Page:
This week’s entry: Cadaver Synod
What it’s about: One of the strangest moments in both the papacy and the legal profession. In 897, Pope Stephen VI (confusingly sometimes called Stephen VII) claimed the pontiff two leaders prior, Pope Formosus, was illegitimate, and put Formosus on trial for usurping the Holy See. This was only mildly complicated by the fact that Formosus had died a year earlier.
Biggest controversy: Formosus also had plenty of trouble with the papacy while he was alive. In 864, Formosus was elevated to Bishop of Porto-Santa Rufina, in Rome, and then sent to Bulgaria as a missionary. He was so popular among the Bulgarians that they requested him as their bishop. The request was denied by then-Pope Nicholas I, as bishops were not allowed to move from one post to another. But Formosus’ popularity was noted (and seems to have been his only crime).
When Nicholas died in 867, John VIII became pope, and must have had it in for Formosus from the start, because the bishop fled Rome. The new pope publicly claimed Formosus corrupted the Bulgarians, convincing them not to accept any other bishop in his place, and that this was a stepping stone to Formosus usurping the papacy itself. John excommunicated Formosus and several associates.
Strangest fact: Formosus’ relationship with the church was a roller coaster. When John VIII died in 882, Formosus’ name was cleared and he returned to Porto as bishop. Nine years later, Formosus himself was elevated to the papacy, where he remained until his death at around age 70. His successor, Pope Boniface VI, seemed to have no quarrel with Formosus, but he died after only two weeks in office. He was followed by Pope Stephen VI, who had a bone to pick with Formosus’ skeleton.
With a deacon speaking for the deceased pontiff, Stephen grilled him on his supposed plan to usurp the papacy, and found him guilty. He stripped the corpse of its papal vestments, cut off the three fingers he had used for blessings while alive, and invalidated all of his acts as pope (including ordaining Stephen himself as a bishop). His body was buried, then dug up again and thrown into the Tiber River.
Thing we were happiest to learn: Even in losing the trial, Formosus won. The public viewed digging up a former pope’s corpse to be distasteful at the very least, and public opinion turned against Stephen, who was deposed, imprisoned, and strangled while in jail. Meanwhile, Formosus’ body had washed up on the banks of the Tiber and was rumored to be performing miracles. Stephen’s successor, Pope Romanus, served for only 92 days before being forced from office, but his successor, Pope Theodore II, annulled the Cadaver Synod, excommunicated seven cardinals who had participated, and had Formosus buried once again, this time in St. Peter’s Basilica.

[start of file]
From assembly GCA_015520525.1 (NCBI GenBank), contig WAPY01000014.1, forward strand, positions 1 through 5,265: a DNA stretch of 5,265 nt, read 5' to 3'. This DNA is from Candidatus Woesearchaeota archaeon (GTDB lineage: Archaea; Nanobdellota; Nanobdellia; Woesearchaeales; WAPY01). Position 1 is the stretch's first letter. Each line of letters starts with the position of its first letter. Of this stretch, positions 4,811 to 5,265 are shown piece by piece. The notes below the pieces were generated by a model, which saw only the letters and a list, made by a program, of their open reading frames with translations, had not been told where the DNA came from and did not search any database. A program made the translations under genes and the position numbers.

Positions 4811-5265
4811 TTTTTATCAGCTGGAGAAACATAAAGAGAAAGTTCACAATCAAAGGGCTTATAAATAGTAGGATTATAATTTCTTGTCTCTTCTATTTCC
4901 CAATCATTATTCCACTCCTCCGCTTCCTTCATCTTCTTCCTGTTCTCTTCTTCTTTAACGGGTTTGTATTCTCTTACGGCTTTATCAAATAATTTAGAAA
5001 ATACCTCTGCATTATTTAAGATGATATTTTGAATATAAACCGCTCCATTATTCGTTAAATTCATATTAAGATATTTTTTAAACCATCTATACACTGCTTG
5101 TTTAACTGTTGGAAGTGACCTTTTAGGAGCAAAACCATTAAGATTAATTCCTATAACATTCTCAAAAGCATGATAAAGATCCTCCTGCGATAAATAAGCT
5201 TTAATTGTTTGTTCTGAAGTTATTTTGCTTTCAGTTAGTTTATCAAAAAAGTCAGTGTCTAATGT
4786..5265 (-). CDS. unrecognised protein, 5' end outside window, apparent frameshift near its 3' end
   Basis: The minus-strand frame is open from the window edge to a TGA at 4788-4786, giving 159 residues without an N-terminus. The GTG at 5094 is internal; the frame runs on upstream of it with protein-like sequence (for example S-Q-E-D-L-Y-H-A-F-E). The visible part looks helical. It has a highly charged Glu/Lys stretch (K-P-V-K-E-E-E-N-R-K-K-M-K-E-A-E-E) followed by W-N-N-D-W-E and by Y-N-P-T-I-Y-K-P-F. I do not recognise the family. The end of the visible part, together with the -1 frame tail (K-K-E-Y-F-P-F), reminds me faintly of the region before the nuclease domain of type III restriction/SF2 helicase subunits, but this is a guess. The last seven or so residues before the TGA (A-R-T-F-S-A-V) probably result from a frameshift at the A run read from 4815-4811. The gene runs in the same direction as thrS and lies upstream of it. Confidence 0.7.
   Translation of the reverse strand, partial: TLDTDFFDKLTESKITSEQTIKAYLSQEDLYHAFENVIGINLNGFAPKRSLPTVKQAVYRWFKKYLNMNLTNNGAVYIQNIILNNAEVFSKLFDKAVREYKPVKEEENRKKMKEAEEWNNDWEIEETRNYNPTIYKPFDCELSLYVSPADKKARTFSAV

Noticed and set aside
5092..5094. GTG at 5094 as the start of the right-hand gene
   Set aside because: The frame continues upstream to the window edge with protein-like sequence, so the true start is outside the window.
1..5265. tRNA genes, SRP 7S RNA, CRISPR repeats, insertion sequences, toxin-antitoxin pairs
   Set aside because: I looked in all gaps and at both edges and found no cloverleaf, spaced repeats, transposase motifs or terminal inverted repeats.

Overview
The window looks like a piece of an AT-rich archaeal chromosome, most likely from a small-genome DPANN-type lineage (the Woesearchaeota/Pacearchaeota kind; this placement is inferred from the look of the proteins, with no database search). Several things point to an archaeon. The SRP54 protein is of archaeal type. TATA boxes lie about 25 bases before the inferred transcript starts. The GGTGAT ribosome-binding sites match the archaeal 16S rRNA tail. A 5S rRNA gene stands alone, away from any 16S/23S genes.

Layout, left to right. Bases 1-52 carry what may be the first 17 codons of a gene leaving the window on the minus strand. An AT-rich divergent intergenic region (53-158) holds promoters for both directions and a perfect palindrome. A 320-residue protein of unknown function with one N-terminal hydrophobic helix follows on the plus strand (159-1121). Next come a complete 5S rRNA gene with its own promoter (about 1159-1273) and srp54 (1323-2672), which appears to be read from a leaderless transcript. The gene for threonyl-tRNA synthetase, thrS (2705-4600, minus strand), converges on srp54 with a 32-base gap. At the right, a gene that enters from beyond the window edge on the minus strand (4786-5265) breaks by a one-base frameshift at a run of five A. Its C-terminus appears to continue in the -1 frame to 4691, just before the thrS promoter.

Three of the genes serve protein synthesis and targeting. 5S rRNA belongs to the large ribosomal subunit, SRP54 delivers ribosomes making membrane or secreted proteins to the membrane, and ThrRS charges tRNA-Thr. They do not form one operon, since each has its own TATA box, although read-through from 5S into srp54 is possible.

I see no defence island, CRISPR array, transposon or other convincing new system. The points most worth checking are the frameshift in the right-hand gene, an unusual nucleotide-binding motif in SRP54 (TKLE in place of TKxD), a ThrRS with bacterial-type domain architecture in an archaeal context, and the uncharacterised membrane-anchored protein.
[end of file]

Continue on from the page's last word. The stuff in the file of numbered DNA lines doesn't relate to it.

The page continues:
Thing we were unhappiest to learn: Formosus’ posthumous fortunes turned again. Rehabilitating his image must have taken most of Theodore’s papacy; he served only 19 days in December 897 before dying. The next six years saw three popes and one short-lived antipope, before Sergius III’s relatively long seven-year reign. Sergius had been one of the judges at the Cadaver Synod, and he overturned Theodore II’s rulings, reversing the verdict back to guilty. Formosus’ Wiki page says scholars are divided on whether Sergius had Formosus dug up again and beheaded or left his long-suffering body alone.
Also noteworthy: The Cadaver Synod was most likely motivated by worldly affairs, not spiritual ones. Just before Formosus’ time as pope, Stephen V crowned Guy III as Holy Roman Emperor, but, “nervous about Guy’s aggression,” Formosus offered the crown to Arnulf Of Carinthia if he would just invade Italy and take it. Arnulf’s invasion failed, but Guy died shortly after. Formosus again asked Arnulf to overthrow Guy’s son, Lambert II, and on the second attempt, he succeeded. Formosus crowned Arnulf Holy Roman Emperor in 896. However, Arnulf suffered a stroke the same year and, (in a recurring theme in this story), died shortly after taking power. Lambert re-took the throne, and anti-Formosus sentiment ran high, although he had died a few months before Arnulf. Hence, posthumous trial.
Best link to elsewhere on Wikipedia: If you can’t get enough Catholic wrongdoing and minutiae, there’s a very long list of excommunicable offenses, mostly set down in the Middle Ages, and mostly to do with the specifics on how not to characterize the divinity of Christ. The only change to the rules in the past century was the 1983 Code Of Canon Law, which excommunicates anyone who uses physical force against the pope, consecrates a bishop without papal permission, or, “a person who procures a completed abortion.”
Further down the Wormhole: Another tactic Romans used to punish the dead was damnatio memoriae, the practice of removing someone from the historical record. Wikipedia gives the recent example of removing Roseanne from Roseanne (although digitally erasing her from reruns would be a more apt comparison), and the ancient example of Hatshepsut, the 15th-century Egyptian pharaoh whose male successors tried to erase her. We’ll peer into the gaps in the historical record next week.